Bamberg, it appears, is all about the beer. My gregarious host, Anna, suggested that there may not be enough room for my luggage in the boot of her car because the people of Bamberg often carry a case of beer in their trunk – and then she pulled out a tasty pilsner and gave it to me! Bamberg has a long history of beer-making. It isn’t every day that you can drink world-class beer in a town that has been declared a World Heritage Site!
Bamberg’s beer history goes back a thousand years to the times of the cathedral canon Ouldaricus, who decreed that all the people of Bamberg should be supplied with free beer on the day he dies. Bamberg published a purity law for beer as early as 1489, stating that only water, hops and malt may go into the beer.
Today, there are eleven family-run breweries in Bamberg. With centuries of brewing history, there are 50 different sorts of beer! The famous “smoke beer” is among the specialties. As well, there are the unbunged “U” and the Märzen, Franconian Lagers, fresh and fruity wheat beers and dry Pilsner style beers. Finally, there are the strong bock beers brewed in the winter months and celebrated with festivals around the opening of the first vats.
In 1007 C.E., Bamberg became the center of a diocese that was intended to help spread Christianity to the Slavs. The layout and architecture of medieval and baroque Bamberg influenced urban design and development in Central Europe. During the 12th century, the Bishops of Bamberg began a program of monumental public construction. Bamberg extends over seven hills, each crowned by a beautiful church. Some like to call Bamberg the "Franconian Rome" — although a running joke among Bamberg's tour guides is that Rome is an "Italian Bamberg".
Almost a thousand years later, Bamberg was designated as the 624th World Heritage Site in 1993. The heritage district includes the City on the Hills (together with the Cathedral and the former Benedictine monastery of St. Michel), the Island District and the Market Gardeners' District. The locals tell me that Bamberg was spared bombing during WW2 because the gods deemed that it was too cloudy for bombing the well-preserved medieval town on the day of the scheduled air strikes.
What to do in Bamberg: Visit the Tourist Bureau first – everything is there. Get your bearings by checking out the nearby model of the heritage district. The heritage area is 142 hectares of Medieval town planning, which can be visited in a day. I could have spent a week exploring the nooks and crannies of the heritage area.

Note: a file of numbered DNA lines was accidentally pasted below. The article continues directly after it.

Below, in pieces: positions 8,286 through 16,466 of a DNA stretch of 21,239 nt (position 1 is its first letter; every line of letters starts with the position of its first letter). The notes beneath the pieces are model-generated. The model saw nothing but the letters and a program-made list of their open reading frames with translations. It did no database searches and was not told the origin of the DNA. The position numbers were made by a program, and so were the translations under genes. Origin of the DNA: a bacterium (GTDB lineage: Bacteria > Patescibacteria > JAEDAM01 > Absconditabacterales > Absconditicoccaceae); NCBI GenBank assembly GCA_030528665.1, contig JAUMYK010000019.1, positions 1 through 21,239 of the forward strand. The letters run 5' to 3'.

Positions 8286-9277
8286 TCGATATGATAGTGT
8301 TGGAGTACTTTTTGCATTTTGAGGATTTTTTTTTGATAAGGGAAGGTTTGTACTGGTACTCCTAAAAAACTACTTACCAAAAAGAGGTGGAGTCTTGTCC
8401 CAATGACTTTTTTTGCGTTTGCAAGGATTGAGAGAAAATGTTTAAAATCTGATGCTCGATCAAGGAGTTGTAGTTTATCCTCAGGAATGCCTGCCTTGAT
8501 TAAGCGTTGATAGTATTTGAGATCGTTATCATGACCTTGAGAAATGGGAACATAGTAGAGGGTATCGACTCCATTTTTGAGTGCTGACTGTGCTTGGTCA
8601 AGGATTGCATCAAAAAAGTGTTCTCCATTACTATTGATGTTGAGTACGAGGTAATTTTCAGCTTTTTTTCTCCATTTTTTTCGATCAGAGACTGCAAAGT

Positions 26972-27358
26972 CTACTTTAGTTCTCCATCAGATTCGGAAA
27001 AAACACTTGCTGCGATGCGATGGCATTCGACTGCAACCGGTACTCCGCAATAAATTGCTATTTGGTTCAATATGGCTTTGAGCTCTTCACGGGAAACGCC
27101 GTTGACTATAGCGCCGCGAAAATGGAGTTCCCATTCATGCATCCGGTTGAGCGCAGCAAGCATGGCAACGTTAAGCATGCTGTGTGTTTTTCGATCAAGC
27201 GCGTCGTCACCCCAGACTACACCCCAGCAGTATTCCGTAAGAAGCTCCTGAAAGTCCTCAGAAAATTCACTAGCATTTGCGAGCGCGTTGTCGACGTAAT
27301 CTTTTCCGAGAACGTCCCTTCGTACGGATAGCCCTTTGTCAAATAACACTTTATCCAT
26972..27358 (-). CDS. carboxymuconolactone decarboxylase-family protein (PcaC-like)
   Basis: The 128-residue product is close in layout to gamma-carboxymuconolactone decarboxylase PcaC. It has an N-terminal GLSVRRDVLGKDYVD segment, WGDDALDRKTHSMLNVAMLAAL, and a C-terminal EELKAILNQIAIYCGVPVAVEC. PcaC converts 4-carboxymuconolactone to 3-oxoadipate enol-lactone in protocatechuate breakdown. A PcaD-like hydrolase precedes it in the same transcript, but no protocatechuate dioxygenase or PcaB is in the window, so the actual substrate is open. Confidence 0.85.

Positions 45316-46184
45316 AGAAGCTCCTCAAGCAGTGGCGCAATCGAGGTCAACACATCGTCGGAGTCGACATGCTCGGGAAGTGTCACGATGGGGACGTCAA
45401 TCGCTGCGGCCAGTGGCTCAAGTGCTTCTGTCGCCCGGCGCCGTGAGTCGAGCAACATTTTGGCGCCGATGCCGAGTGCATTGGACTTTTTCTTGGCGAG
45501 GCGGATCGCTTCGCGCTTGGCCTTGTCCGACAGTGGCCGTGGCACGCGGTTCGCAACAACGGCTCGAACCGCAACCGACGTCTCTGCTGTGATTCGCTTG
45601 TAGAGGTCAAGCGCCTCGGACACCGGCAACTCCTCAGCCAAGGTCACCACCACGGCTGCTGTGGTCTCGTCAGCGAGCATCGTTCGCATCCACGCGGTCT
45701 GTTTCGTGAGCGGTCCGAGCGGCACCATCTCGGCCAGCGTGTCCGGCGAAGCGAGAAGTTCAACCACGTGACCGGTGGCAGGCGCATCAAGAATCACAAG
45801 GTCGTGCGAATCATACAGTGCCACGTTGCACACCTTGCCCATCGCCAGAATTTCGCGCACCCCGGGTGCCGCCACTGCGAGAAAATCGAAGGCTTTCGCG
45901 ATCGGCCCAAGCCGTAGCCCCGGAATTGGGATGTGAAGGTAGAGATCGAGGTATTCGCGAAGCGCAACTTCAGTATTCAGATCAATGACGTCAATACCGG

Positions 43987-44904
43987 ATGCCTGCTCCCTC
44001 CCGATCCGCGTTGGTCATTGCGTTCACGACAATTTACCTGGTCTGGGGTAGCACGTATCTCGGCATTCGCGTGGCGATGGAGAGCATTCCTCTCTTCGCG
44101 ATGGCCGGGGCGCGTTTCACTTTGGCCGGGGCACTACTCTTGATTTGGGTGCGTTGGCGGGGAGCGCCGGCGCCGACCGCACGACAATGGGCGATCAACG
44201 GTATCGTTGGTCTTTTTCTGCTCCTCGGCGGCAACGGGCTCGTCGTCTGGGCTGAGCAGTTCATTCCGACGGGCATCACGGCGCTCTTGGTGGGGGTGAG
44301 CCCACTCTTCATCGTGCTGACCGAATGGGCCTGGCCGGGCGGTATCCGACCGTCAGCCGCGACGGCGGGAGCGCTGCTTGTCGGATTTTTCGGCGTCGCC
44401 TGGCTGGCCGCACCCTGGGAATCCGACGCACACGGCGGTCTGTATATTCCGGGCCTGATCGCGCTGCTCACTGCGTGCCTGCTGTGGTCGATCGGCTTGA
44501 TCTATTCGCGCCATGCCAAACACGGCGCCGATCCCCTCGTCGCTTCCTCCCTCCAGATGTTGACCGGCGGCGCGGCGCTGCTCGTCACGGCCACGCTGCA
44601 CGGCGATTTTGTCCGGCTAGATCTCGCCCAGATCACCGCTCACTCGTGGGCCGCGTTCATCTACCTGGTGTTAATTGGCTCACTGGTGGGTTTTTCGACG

The Fascination World Heritage (3 hrs.) leads one through all three heritage districts. My guide, Sabine, provided a perfectly paced tour of the highlights, with plenty of time left over to sit for a coffee and chat about German culture at Kaffeeroesterei, which is located on Austrasse street. Austrasse, which is just around the corner from the university, is a vibrant street with shops, outdoor patios, café’s and great coffee.
The Market Gardeners’ District stands out as a unique visit, where you can make your way through the gates of a typical "market gardening house" and savour the sights and smells of the gardens. Perhaps you may want to purchase local produce, such as the Bamberg potato or licorice root. It was here that I learned the German term for “organic”, which translates as “slow foods”.
Drink Beer! You may want to hop on The Brewery Trail, in Bamberg for a few days. Keep an eye out for “Stammtisch” signs, indicating a reservation for a “regulars’ table”. Drinking and socializing on the streets outside of the pubs is as traditional as it gets! You must try a “smoked beer”, which is still tapped from wooden barrels, at The Schlenkerla. First mentioned in 1405, now run by the 6th generation of the Trum family, it is the original smoke beer brewery, where you can choose from different intensities of smokiness.
Where to eat in Bamberg: In a town that’s all about drinking great beer, the pubs offer plenty of great traditional food to accompany the beer. You can actually bring your own food into some of the pubs when the kitchen is closed. Faessla-Brauerei is the real deal, where beer has been brewed since 1649. The impressive facade is reminiscent of the time when the beer was delivered by horse and cart. As elsewhere in Germany, there are no shortage of international restaurants in Bamberg.
Where to stay in Bamberg: To experience Bamberg, one must stay in the heritage district. Hotel Wilde Rose, occupying a traditional 18th-century stone building, has been in business for a very long time. Located in the “island district”, the guesthouse and tavern are walking distance from Bamberg Cathedral and 1 km from Michaelsberg Abbey. The relaxed stylish rooms, like elsewhere in Germany, are spotless with modern bathrooms. Despite being in the centre of town – it I slept undisturbed.